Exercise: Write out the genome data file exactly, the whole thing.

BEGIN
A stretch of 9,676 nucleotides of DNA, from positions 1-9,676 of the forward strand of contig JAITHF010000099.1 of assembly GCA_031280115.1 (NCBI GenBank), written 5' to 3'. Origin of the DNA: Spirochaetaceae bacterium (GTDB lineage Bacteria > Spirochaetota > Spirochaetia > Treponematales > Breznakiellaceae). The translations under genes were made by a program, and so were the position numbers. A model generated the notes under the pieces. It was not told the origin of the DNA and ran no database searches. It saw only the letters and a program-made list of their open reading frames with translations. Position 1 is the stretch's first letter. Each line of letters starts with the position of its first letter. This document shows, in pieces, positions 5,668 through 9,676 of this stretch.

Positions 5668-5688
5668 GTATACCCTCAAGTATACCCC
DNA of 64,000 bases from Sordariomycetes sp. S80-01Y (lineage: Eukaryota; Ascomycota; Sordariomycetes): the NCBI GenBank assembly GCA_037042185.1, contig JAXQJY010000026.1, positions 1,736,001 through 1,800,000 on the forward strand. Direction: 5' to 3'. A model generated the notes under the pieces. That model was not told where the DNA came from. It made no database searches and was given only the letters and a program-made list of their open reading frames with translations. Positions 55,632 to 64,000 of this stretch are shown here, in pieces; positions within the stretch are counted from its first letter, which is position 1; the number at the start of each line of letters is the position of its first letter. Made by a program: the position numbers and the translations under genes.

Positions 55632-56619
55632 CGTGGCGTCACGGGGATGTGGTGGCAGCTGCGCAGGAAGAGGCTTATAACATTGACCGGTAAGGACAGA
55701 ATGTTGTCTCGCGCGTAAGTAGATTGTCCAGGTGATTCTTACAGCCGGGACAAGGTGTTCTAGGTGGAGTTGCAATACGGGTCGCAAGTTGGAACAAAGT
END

A stretch of 9,676 nucleotides of DNA, from positions 1-9,676 of the forward strand of contig JAITHF010000099.1 of assembly GCA_031280115.1 (NCBI GenBank), written 5' to 3'. Origin of the DNA: Spirochaetaceae bacterium (GTDB lineage Bacteria > Spirochaetota > Spirochaetia > Treponematales > Breznakiellaceae). The translations under genes were made by a program, and so were the position numbers. A model generated the notes under the pieces. It was not told the origin of the DNA and ran no database searches. It saw only the letters and a program-made list of their open reading frames with translations. Position 1 is the stretch's first letter. Each line of letters starts with the position of its first letter. This document shows, in pieces, positions 5,668 through 9,676 of this stretch.

Positions 5668-5688
5668 GTATACCCTCAAGTATACCCC
DNA of 64,000 bases from Sordariomycetes sp. S80-01Y (lineage: Eukaryota; Ascomycota; Sordariomycetes): the NCBI GenBank assembly GCA_037042185.1, contig JAXQJY010000026.1, positions 1,736,001 through 1,800,000 on the forward strand. Direction: 5' to 3'. A model generated the notes under the pieces. That model was not told where the DNA came from. It made no database searches and was given only the letters and a program-made list of their open reading frames with translations. Positions 55,632 to 64,000 of this stretch are shown here, in pieces; positions within the stretch are counted from its first letter, which is position 1; the number at the start of each line of letters is the position of its first letter. Made by a program: the position numbers and the translations under genes.

Positions 55632-56619
55632 CGTGGCGTCACGGGGATGTGGTGGCAGCTGCGCAGGAAGAGGCTTATAACATTGACCGGTAAGGACAGA
55701 ATGTTGTCTCGCGCGTAAGTAGATTGTCCAGGTGATTCTTACAGCCGGGACAAGGTGTTCTAGGTGGAGTTGCAATACGGGTCGCAAGTTGGAACAAAGT